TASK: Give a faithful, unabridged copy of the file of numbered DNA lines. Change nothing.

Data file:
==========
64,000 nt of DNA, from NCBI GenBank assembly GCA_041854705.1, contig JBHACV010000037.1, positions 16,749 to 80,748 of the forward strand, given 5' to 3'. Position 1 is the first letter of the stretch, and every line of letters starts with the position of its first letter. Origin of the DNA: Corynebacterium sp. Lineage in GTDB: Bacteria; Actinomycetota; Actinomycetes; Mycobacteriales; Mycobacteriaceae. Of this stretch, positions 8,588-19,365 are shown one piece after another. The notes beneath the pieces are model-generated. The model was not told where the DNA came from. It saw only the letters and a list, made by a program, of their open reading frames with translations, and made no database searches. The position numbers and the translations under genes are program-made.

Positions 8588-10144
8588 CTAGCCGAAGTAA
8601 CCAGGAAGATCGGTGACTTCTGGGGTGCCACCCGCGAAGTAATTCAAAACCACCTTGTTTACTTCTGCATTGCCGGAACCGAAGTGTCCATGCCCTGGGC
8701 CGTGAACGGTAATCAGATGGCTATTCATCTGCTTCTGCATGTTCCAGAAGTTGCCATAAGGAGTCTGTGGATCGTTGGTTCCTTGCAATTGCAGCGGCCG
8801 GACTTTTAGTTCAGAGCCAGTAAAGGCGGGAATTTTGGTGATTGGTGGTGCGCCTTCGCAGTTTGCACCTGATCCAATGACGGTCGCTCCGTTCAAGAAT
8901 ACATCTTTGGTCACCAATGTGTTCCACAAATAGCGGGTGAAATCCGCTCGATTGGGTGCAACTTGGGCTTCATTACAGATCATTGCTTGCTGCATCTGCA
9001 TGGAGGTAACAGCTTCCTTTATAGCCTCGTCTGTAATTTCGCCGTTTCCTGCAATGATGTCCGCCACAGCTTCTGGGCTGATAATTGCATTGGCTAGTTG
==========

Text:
64,000 nt of DNA, from NCBI GenBank assembly GCA_041854705.1, contig JBHACV010000037.1, positions 16,749 to 80,748 of the forward strand, given 5' to 3'. Position 1 is the first letter of the stretch, and every line of letters starts with the position of its first letter. Origin of the DNA: Corynebacterium sp. Lineage in GTDB: Bacteria; Actinomycetota; Actinomycetes; Mycobacteriales; Mycobacteriaceae. Of this stretch, positions 8,588-19,365 are shown one piece after another. The notes beneath the pieces are model-generated. The model was not told where the DNA came from. It saw only the letters and a list, made by a program, of their open reading frames with translations, and made no database searches. The position numbers and the translations under genes are program-made.

Positions 8588-10144
8588 CTAGCCGAAGTAA
8601 CCAGGAAGATCGGTGACTTCTGGGGTGCCACCCGCGAAGTAATTCAAAACCACCTTGTTTACTTCTGCATTGCCGGAACCGAAGTGTCCATGCCCTGGGC
8701 CGTGAACGGTAATCAGATGGCTATTCATCTGCTTCTGCATGTTCCAGAAGTTGCCATAAGGAGTCTGTGGATCGTTGGTTCCTTGCAATTGCAGCGGCCG
8801 GACTTTTAGTTCAGAGCCAGTAAAGGCGGGAATTTTGGTGATTGGTGGTGCGCCTTCGCAGTTTGCACCTGATCCAATGACGGTCGCTCCGTTCAAGAAT
8901 ACATCTTTGGTCACCAATGTGTTCCACAAATAGCGGGTGAAATCCGCTCGATTGGGTGCAACTTGGGCTTCATTACAGATCATTGCTTGCTGCATCTGCA
9001 TGGAGGTAACAGCTTCCTTTATAGCCTCGTCTGTAATTTCGCCGTTTCCTGCAATGATGTCCGCCACAGCTTCTGGGCTGATAATTGCATTGGCTAGTTG